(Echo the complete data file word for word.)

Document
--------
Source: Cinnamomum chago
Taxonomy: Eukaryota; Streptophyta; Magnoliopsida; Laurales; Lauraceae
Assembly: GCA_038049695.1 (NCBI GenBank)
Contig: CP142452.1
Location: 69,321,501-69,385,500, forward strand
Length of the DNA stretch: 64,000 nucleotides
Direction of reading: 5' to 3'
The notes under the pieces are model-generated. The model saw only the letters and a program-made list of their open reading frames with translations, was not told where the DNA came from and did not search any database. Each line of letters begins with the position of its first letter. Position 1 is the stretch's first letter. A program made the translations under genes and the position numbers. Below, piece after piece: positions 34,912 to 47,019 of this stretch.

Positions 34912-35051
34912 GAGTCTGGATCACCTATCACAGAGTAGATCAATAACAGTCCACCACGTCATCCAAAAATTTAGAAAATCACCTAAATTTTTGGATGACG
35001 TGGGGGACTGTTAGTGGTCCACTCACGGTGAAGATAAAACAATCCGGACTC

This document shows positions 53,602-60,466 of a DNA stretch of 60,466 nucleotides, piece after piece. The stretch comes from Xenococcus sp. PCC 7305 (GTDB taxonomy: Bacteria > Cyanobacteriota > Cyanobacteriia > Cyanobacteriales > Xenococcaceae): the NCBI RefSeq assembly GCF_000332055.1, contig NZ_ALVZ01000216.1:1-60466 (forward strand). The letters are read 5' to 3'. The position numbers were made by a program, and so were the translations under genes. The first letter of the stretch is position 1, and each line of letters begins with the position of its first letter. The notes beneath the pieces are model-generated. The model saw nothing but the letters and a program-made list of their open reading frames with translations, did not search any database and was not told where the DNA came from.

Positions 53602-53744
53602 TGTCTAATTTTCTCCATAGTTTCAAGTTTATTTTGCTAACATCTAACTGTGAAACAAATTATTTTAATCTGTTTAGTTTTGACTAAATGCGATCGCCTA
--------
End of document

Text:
Source: Cinnamomum chago
Taxonomy: Eukaryota; Streptophyta; Magnoliopsida; Laurales; Lauraceae
Assembly: GCA_038049695.1 (NCBI GenBank)
Contig: CP142452.1
Location: 69,321,501-69,385,500, forward strand
Length of the DNA stretch: 64,000 nucleotides
Direction of reading: 5' to 3'
The notes under the pieces are model-generated. The model saw only the letters and a program-made list of their open reading frames with translations, was not told where the DNA came from and did not search any database. Each line of letters begins with the position of its first letter. Position 1 is the stretch's first letter. A program made the translations under genes and the position numbers. Below, piece after piece: positions 34,912 to 47,019 of this stretch.

Positions 34912-35051
34912 GAGTCTGGATCACCTATCACAGAGTAGATCAATAACAGTCCACCACGTCATCCAAAAATTTAGAAAATCACCTAAATTTTTGGATGACG
35001 TGGGGGACTGTTAGTGGTCCACTCACGGTGAAGATAAAACAATCCGGACTC

This document shows positions 53,602-60,466 of a DNA stretch of 60,466 nucleotides, piece after piece. The stretch comes from Xenococcus sp. PCC 7305 (GTDB taxonomy: Bacteria > Cyanobacteriota > Cyanobacteriia > Cyanobacteriales > Xenococcaceae): the NCBI RefSeq assembly GCF_000332055.1, contig NZ_ALVZ01000216.1:1-60466 (forward strand). The letters are read 5' to 3'. The position numbers were made by a program, and so were the translations under genes. The first letter of the stretch is position 1, and each line of letters begins with the position of its first letter. The notes beneath the pieces are model-generated. The model saw nothing but the letters and a program-made list of their open reading frames with translations, did not search any database and was not told where the DNA came from.

Positions 53602-53744
53602 TGTCTAATTTTCTCCATAGTTTCAAGTTTATTTTGCTAACATCTAACTGTGAAACAAATTATTTTAATCTGTTTAGTTTTGACTAAATGCGATCGCCTA